Polysaccharides, as well as ganoderic acids exclusively found in reishis, are also believed to help aid in suppressing tumors by interacting with cell DNA and possibly activating apoptosis, cutting short a cancer cell’s unnatural longevity and permitting it to die a proper cell death.
Reishis are also classified as adaptogens — substances that rebalance the body’s various systems. Because of this, reishis have the uncanny ability to either fan the flames of run-down or underperforming immune systems or to cool overactive ones, which is a benefit because overactive immune systems can cause allergic reactions and inflammation. The ganoderic acids in reishis seem to soothe asthma and infections and act as a blood thinner. Reishis are also recommended for insomnia to provide a more sound sleep. (See “All About Adaptogens” for more information on using reishis for sleep and immunity.)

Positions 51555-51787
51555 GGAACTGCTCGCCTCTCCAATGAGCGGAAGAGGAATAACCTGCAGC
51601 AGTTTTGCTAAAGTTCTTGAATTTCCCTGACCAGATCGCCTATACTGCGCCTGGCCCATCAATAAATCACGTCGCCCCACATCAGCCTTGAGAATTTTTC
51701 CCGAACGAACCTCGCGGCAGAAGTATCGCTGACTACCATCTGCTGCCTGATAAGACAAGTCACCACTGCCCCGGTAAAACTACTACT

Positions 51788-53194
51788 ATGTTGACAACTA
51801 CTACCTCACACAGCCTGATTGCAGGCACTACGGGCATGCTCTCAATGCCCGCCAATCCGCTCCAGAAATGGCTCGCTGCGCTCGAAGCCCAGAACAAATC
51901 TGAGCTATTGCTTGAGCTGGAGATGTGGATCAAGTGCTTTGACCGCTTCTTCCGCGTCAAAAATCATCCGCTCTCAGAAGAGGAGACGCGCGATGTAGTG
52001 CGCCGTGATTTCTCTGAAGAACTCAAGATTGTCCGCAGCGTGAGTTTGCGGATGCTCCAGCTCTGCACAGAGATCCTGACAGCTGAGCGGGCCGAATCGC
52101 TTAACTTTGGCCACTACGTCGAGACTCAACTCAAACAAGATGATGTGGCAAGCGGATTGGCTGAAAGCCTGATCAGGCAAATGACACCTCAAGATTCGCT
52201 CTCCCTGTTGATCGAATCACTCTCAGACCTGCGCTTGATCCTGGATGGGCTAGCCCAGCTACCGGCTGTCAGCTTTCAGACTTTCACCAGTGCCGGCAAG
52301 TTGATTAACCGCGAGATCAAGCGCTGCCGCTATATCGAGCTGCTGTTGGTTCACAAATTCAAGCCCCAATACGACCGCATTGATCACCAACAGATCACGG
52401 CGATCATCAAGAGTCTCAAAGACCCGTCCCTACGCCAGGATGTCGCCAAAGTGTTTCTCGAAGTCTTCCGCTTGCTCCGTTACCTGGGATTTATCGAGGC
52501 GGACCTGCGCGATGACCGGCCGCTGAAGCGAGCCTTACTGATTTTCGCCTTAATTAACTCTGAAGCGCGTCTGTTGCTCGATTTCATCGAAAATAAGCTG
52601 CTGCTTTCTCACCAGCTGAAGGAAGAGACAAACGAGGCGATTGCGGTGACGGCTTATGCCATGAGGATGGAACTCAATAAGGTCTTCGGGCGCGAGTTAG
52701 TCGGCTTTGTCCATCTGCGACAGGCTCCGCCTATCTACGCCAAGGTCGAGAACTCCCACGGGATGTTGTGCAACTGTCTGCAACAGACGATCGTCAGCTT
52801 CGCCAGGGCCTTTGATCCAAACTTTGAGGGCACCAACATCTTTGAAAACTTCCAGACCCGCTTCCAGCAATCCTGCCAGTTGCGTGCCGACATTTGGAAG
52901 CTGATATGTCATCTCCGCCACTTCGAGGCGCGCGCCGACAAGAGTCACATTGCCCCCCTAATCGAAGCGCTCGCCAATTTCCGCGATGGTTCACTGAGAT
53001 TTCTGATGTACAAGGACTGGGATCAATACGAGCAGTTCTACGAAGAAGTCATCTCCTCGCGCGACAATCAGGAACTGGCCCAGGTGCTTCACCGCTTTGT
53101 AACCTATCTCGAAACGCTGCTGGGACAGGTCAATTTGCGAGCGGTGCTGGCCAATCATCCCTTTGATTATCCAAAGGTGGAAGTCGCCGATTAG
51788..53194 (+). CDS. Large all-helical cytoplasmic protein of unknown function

Though many praise the minimal side effects of reishi compared to other Chinese herbs, as with any unapproved medicine still being researched on the market, take precaution when deciding to use it for medicinal purposes. It’s not recommended that reishi becomes a substitute for any other medication or health treatment. Avoid taking with blood thinners and medications that lower blood pressure.
A large swath of reishi studies come from China or Japan, where, by the 1970s, quests to find the mushroom were no longer necessary as people developed new technologies to grow them. Today, “divine mushrooms” are cultivated in massive indoor grow rooms. In my experience — unless a reishi product label specifies USA-grown — dried reishi slices, teas, or powders are often sourced from China. However, while most reishi retailers there label their mushrooms Ganoderma lucidum, it’s hard to know with 100 percent certainty which species they’re actually growing.